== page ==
The Regina Riot
During the Great Depression, the only way for a single male Canadian to get government assistance was to join "relief camps" -- make-work projects set up by the federal government out of concern idle young men were a threat to the nation. The relief camps, with their poor work conditions, became breeding grounds for communists and other radicals. The "On-To-Ottawa Trek" was organized as a protest that would move from Vancouver across the country to Ottawa, to bring workers' grievances to the prime minister. The trek halted in Regina when Prime Minister R.B. Bennett promised to talk to protest organizers. When talks broke down, the RCMP refused to allow the protesters to leave Regina and head for Ottawa, and on June 26, 1935, RCMP riot officers attacked a crowd of protesters. More than 100 people were arrested and two killed -- one protester and one officer.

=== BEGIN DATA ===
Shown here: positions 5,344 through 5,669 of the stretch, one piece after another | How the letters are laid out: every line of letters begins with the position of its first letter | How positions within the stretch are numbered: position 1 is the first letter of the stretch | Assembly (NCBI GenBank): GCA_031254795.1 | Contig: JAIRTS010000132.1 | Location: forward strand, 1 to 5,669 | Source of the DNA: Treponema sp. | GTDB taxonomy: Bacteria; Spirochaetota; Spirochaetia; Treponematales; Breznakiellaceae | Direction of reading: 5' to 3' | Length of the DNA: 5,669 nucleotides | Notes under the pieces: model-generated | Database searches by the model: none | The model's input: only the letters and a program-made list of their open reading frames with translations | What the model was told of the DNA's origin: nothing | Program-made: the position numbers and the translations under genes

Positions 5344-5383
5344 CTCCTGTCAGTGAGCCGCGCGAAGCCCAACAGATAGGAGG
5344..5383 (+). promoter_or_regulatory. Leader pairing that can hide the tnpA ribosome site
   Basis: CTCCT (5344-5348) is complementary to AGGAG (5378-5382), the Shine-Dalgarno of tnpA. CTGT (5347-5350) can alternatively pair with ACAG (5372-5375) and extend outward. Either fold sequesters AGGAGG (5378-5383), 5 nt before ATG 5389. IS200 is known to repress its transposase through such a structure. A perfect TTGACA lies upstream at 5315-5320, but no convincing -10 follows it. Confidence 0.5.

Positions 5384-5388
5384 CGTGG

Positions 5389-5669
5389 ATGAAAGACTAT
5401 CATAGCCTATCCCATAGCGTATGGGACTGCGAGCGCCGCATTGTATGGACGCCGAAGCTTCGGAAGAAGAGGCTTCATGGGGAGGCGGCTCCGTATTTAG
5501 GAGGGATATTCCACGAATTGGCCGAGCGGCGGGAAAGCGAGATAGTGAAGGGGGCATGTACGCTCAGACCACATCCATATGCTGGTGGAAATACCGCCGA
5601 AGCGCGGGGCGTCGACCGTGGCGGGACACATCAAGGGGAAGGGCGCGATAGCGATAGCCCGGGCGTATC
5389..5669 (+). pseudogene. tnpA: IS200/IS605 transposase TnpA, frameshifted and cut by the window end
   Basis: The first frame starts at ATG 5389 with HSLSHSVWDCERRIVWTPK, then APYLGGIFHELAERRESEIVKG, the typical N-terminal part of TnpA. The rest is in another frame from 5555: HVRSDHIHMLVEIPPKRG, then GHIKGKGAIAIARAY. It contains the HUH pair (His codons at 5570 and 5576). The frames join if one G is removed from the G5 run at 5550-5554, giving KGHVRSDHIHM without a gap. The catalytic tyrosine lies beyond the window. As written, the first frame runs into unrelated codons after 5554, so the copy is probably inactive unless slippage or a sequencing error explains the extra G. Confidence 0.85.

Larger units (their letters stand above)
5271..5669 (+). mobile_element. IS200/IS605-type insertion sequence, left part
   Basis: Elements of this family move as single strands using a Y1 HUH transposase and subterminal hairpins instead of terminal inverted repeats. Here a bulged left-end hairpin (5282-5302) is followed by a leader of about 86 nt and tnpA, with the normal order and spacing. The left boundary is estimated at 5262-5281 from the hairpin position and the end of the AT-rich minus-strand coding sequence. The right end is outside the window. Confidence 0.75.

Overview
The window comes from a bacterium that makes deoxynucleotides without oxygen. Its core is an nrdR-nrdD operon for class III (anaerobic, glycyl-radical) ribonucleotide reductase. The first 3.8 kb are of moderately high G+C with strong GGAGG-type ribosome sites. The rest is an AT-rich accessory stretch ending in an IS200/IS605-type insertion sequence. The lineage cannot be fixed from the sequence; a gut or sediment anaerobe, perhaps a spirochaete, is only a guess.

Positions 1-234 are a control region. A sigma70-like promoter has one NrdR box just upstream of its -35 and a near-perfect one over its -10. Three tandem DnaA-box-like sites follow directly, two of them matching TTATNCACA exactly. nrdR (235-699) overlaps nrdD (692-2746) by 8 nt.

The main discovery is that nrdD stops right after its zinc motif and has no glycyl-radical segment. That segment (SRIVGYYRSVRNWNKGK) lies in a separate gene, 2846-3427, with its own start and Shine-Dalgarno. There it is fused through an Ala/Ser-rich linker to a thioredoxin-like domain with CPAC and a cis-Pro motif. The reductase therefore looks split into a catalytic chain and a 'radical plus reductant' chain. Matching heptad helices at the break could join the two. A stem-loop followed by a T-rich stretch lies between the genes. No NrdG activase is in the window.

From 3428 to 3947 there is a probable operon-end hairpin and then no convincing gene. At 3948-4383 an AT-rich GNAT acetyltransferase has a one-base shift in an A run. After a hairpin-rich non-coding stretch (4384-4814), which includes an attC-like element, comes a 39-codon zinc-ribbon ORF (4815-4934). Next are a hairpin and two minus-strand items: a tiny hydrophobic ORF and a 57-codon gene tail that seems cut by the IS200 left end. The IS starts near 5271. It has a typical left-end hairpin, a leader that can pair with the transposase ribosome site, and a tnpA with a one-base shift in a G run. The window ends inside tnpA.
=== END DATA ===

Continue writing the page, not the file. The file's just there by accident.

In May, 1938, unemployed men led by communist organizers occupied a post office and art gallery in downtown Vancouver, protesting over poor work conditions at government-run Depression-era "relief camps." In June, the RCMP moved in to clear out the occupiers, using tear gas inside the post office. The protesters inside smashed windows for air and armed themselves with whatever was available. Forty-two people, including five officers, were injured. When word spread of the evacuation, sympathizers marched through the city's East End, smashing store windows. Further protests against "police terror" would be held in the weeks to come.
Giant Mine Bombing